Research highlights include:
• 85% of the 1,000 polled have used a self-service kiosk.
• 33% find that self-checkout is actually inconvenient, with scanning items the hardest part.
• 26% of Millennials want to use mobile devices (smartwatches, too) at self-service kiosks.
• 91% of Millennials have used a self-service kiosk versus 81% of those 35 and older.
Just 15% of shoppers have never used a self-service kiosk. Of those who have, the most popular reasons for doing so were: “I have a limited number of items” (72%); “there was no line” (55%); “I prefer to keep my transactions and financial information private” (13%); and “I don’t like interacting with cashiers” (12%). Among Millennials, “I don’t like interacting with cashiers” was eight percentage points higher than the average (20%).
Two-thirds (67%) of all respondents said that self-service kiosks are convenient versus 33% inconvenient. Of the 67%, however, 41% said that, despite its convenience, the experience “could be a lot better.”
Across all respondents, 43% say that they often need help from an associate when using self-service checkout. Millennials were less likely to need support (37%) compared to those over 34 (47%).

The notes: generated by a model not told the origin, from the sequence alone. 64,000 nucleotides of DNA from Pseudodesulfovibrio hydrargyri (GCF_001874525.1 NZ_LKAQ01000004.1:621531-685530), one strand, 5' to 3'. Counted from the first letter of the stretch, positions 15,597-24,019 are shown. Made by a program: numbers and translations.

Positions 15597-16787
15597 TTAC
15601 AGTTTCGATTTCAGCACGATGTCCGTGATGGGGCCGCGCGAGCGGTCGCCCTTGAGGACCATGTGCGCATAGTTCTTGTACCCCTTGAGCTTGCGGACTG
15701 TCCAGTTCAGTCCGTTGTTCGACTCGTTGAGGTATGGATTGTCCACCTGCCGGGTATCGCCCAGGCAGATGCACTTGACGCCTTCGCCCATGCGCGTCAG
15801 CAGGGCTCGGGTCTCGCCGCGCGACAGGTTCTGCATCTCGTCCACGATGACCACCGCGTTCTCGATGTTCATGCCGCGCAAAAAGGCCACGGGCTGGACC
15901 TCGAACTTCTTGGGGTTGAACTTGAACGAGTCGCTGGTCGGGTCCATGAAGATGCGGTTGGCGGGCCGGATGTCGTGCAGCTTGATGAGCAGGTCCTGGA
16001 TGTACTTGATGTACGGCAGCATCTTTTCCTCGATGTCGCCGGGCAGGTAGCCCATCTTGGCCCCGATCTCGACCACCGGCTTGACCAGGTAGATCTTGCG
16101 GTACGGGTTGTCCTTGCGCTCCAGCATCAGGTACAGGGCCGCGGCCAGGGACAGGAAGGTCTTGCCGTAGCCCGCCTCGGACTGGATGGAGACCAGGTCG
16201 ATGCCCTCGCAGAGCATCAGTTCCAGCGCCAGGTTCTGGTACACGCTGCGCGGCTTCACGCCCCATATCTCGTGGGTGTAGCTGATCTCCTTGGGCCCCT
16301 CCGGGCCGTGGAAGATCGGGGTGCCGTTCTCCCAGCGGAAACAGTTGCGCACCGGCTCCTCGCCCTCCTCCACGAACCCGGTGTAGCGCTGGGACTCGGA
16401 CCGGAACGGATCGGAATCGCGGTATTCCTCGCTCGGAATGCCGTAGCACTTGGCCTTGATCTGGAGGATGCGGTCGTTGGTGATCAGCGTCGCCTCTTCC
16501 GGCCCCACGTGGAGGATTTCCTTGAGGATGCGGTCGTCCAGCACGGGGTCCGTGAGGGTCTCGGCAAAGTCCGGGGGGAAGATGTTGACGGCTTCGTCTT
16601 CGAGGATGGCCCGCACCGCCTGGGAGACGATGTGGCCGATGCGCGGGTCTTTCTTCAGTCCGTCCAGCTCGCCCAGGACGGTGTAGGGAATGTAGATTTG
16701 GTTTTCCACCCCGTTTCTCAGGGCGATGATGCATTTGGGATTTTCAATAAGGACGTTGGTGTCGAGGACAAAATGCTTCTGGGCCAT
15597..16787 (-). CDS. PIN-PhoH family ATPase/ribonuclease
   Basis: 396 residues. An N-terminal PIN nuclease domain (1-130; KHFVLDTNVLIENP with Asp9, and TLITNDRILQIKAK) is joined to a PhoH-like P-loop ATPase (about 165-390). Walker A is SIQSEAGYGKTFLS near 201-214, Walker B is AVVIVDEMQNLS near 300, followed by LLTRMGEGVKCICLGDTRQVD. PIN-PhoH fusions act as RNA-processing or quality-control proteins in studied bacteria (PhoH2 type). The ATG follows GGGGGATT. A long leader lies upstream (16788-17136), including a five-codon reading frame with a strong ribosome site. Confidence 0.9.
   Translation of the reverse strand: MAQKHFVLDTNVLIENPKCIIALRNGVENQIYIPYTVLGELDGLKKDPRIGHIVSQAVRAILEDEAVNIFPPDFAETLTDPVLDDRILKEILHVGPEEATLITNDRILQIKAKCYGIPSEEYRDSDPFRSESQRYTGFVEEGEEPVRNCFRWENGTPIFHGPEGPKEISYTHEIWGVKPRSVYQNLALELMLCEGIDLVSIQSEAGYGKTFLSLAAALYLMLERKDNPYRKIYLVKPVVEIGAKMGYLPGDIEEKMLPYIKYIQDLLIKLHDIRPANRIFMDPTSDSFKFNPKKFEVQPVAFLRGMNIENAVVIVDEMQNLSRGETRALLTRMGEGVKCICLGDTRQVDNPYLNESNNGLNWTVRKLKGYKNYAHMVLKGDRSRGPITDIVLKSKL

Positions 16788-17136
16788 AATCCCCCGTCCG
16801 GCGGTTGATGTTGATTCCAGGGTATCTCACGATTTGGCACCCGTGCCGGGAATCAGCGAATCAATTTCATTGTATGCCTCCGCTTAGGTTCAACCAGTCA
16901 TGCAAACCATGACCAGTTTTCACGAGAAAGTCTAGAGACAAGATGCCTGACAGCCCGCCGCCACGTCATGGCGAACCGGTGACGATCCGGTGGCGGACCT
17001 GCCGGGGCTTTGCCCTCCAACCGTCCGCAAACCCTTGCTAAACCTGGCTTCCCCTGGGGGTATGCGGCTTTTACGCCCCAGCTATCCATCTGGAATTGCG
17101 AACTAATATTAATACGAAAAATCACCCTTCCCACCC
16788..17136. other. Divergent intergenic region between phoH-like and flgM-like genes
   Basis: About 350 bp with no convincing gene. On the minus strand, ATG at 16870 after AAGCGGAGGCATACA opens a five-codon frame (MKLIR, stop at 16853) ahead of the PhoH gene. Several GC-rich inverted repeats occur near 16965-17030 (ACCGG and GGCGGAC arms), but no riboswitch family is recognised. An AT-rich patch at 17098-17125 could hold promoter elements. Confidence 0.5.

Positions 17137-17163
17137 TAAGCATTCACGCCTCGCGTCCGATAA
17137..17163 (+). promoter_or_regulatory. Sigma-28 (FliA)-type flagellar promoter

The top challenges in using self-service kiosks include: scanning items (35%); entering coupons (24%); understanding the service screen (16%); paying with cash (15%); and entering product codes (14%).
When asked the number of products that they would feel comfortable checking out with via self-service, the majority (33%) selected five-nine. However, 26% said that they would be comfortable with 10-14 items while 24% would be comfortable with more than 15. Only 17% selected one-four.
Less than half (49%) want self-service kiosks at every store and 20% want the option to pay with a mobile device.
Despite current self-service checkout limitations, nearly half of all respondents (49%) would like to see more kiosks at every retail location to help streamline the checkout process. As the number of kiosks increases, a majority of respondents (53%) want at least one store employee overseeing kiosks to ensure devices are used smoothly; as well as limits on the number of items shoppers can pay for at each kiosk (32%).
When asked about the retailers that should add more self-service kiosks, 49% picked mass merchandisers, followed by supermarkets (46%), drugstores (42%), convenience stores (27%), department stores (24%), and specialty stores (24%).
Also, as technology advances, 20% of those surveyed wish to have the option to pay via a mobile phone or smartwatch at each kiosk. Among Millennials, 26% want to be able to pay at self-service kiosks using mobile devices versus 16% for those over 34.
“Almost a quarter of all Millennials use self-service kiosks to avoid any sort of interaction with cashiers,” said Pat Dermody, president of Retale. “As a result, there is a growing demand for more automation and innovation throughout the checkout experience, via integrations with smartphones, wearables and other mobile devices. This will add to the convenience factor that already appears to be key to the experience.”